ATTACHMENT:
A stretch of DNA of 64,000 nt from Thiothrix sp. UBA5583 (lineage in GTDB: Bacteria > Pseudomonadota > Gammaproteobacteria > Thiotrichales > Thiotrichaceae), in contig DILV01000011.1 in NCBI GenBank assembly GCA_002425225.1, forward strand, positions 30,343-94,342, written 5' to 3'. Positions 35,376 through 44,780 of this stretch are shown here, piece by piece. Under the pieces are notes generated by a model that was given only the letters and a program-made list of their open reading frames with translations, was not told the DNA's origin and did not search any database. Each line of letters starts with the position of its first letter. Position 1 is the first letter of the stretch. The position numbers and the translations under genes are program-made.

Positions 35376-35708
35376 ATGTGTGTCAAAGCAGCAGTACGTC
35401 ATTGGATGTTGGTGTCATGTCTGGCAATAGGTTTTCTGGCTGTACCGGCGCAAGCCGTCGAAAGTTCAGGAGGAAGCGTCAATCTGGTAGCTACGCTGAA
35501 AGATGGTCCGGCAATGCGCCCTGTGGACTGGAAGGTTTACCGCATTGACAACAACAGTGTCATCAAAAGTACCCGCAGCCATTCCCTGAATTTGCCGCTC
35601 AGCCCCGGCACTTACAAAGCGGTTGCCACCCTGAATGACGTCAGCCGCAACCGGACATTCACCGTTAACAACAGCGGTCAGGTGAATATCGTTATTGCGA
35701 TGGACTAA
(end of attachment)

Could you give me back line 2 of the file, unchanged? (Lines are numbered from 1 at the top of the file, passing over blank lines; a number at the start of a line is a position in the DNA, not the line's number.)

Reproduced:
Positions 35376-35708